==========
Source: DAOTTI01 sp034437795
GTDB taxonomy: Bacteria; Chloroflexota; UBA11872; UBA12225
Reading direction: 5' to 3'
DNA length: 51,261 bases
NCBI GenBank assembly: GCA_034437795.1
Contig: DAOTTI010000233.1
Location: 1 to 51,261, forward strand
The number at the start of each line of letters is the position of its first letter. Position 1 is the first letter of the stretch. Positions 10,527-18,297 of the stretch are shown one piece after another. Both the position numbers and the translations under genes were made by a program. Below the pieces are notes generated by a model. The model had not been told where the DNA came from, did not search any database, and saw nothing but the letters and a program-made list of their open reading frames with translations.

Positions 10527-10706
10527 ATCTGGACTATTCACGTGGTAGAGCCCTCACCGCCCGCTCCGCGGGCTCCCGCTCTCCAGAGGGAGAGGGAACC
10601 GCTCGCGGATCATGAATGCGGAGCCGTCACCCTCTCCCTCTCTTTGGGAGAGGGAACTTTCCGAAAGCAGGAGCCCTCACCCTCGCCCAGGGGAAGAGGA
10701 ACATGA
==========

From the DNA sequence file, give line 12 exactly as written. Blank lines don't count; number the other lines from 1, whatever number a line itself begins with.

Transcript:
10701 ACATGA